Lot 11
  • 11

John Koch

Estimate
200,000 - 300,000 USD
bidding is closed

Description

  • John Koch
  • The Accident No. 2
  • signed Koch and dated '68 (lower right)
  • oil on canvas
  • 24 3/4 by 29 3/4 inches
  • (62.9 by 75.6 cm)

Provenance

Kraushaar Galleries, New York
Sold: Christie's, New York, May 26, 1993, lot 229
Louis Stern Fine Arts, Los Angeles, California 
Acquired by the present owner from the above, 1995

Exhibited

Youngstown, Ohio, Butler Institute of American Art, 34th Annual Mid-Year Show, June-September 1969
New York, The Century Association, March 1972
Clinton, New York, Hamilton College, Root Art Center, Contemporary Artists—Early and Late Paintings, April-May 1973
Lincoln, Massachusetts, DeCordova Museum and Sculpture Park, Candid Painting—American Genre 1950-1975, October-December 1975
New York, Whitney Museum of American Art Downtown, Federal Reserve Plaza, Nothing but Nudes, January-March 1977
New York, American Academy and Institution of Arts and Letters, Memorial Exhibition: William Gropper, John Koch, Abraham Rattner, November-December 1978
Las Vegas, Nevada, The Bellagio Gallery of Fine Art, The Private Collection of Steve Martin, April-September 2001

Literature

Edward Bryant, Models and Moments: Paintings and Drawings by John Koch, Hamilton, New York, 1977, p. 6, illustrated no. 31, p. 29

Catalogue Note

We are grateful to Eric Fischl for preparing the following essay.  One mark of a good artist is the ability to reinvigorate the content of our cultural narratives. When Caravaggio painted the Virgin Mary with dirty, bare feet, that seemingly simple gesture came to be seen as the gateway to Humanism and a dramatic and irreversible shift away from orthodox interpretations of Christian narratives.

I am not elevating John Koch to the genius of Caravaggio, but I use the reference to illustrate how a seemingly small shift in convention results in a big impact.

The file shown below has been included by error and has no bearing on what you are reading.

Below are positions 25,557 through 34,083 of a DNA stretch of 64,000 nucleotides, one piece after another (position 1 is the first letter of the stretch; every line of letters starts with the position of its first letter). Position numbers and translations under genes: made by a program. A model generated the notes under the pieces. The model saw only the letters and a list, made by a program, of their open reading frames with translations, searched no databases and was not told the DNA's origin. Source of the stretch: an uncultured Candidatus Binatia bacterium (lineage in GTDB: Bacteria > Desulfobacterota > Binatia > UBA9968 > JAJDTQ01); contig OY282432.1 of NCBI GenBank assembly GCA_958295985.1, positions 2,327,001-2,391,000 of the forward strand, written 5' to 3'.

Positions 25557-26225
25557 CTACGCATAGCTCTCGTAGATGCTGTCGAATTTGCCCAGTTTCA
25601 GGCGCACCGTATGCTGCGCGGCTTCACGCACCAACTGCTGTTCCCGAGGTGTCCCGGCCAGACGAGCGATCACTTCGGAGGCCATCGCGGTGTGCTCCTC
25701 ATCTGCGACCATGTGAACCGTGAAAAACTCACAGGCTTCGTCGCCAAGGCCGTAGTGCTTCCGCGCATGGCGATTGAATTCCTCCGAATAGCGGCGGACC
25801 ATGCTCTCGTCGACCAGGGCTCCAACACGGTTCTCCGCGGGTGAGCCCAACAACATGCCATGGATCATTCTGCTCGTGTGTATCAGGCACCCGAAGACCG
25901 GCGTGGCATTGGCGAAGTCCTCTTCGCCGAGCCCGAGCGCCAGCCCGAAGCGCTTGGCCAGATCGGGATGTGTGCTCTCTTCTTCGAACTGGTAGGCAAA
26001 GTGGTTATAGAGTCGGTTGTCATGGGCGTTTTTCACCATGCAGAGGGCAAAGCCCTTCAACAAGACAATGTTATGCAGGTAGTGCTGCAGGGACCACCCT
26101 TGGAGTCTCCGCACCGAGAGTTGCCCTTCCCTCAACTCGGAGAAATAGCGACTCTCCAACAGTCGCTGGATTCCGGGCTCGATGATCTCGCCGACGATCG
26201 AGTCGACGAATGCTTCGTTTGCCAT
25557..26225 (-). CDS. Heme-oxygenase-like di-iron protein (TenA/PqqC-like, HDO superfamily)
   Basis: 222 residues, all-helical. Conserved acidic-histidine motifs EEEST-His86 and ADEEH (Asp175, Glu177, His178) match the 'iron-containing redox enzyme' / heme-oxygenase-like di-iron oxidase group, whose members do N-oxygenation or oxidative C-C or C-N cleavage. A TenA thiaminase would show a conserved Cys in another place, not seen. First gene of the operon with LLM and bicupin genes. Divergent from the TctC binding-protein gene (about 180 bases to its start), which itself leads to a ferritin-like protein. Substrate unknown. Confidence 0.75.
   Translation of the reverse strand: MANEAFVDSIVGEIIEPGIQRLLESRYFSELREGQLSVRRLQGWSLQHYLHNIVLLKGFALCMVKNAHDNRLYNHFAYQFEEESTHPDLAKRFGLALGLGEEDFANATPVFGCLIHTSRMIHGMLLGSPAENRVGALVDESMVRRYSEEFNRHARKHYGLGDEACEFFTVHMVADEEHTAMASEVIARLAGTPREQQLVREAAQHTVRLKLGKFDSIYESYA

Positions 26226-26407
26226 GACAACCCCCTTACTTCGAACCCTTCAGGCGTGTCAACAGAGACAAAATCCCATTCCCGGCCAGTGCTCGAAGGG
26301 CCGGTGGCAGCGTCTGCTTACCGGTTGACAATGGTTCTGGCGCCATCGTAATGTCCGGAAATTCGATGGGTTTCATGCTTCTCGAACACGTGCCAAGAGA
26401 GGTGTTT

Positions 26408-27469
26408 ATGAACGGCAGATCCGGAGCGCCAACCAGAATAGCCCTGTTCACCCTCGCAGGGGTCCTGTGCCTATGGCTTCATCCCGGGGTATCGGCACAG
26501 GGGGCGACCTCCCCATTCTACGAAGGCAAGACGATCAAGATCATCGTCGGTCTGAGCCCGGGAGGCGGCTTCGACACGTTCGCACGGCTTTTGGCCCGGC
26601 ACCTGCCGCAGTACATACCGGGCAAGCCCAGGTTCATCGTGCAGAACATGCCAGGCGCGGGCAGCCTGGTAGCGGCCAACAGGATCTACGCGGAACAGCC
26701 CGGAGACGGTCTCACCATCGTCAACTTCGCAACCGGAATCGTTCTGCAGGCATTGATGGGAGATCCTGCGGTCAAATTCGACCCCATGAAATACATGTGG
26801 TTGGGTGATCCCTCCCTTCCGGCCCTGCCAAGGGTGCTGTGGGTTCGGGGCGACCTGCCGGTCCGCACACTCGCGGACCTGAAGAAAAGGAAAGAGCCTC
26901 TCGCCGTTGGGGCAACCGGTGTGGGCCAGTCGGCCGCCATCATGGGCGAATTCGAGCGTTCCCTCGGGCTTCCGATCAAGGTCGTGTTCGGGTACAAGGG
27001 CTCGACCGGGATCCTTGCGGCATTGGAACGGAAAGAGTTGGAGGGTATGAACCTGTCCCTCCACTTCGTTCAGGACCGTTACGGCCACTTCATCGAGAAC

Koch worked within a genre of American realism that includes Thomas Eakins, Winslow Homer and Edward Hopper as its luminaries. This particular kind of realism sought to find the epic and the archetype among the plain spoken and quotidian. In his painting, The Accident No. 2 - one of Koch’s most surprising works - he takes on the genre of the artist and his model and manages to subvert it for unanticipated effect.

Here is the picture: We are looking into the artist’s studio, an intimate space the size of a bedroom. He establishes a sullen interiority by bathing the room in an almost crepuscular light, contrasting it with the midday sun-filled light glinting through the windows. The props in the room are a bed with tousled sheets, a rumpled, thrown off red silk robe, a pair of boudoir mules casually kicked off, a hand-mirror propped on the rim of a waste basket (both shoes and mirror a nod to Balthus), a curtain pulled back (nod to Vermeer’s The Art of Painting) and the painter’s station: easel, canvas, palette.

The artist and the model is a well-defined genre. It explores intimacy, beauty, desire, mystery, otherness and love.  It is also an act of possession. Historically it depicts a moment of deep concentration and privilege on the part of the artist and of detachment on the part of the model, who is often pictured sleeping or daydreaming. It is a space in which only the two exist. They are in their own world. Nothing else matters or is of interest.

This is where John Koch’s painting disrupts the genre. In his room are two figures, artist and model. She is naked, he is clothed. However, rather than being in the traditional artist/model relationship where he observes her, they are both standing at the window. She is pointing to something that he is straining to see.  Whatever is the nature of the accident we will never know, but it has trespassed their intimacy, pulling them into the outside world, and broken the spell of their erotic engagement.

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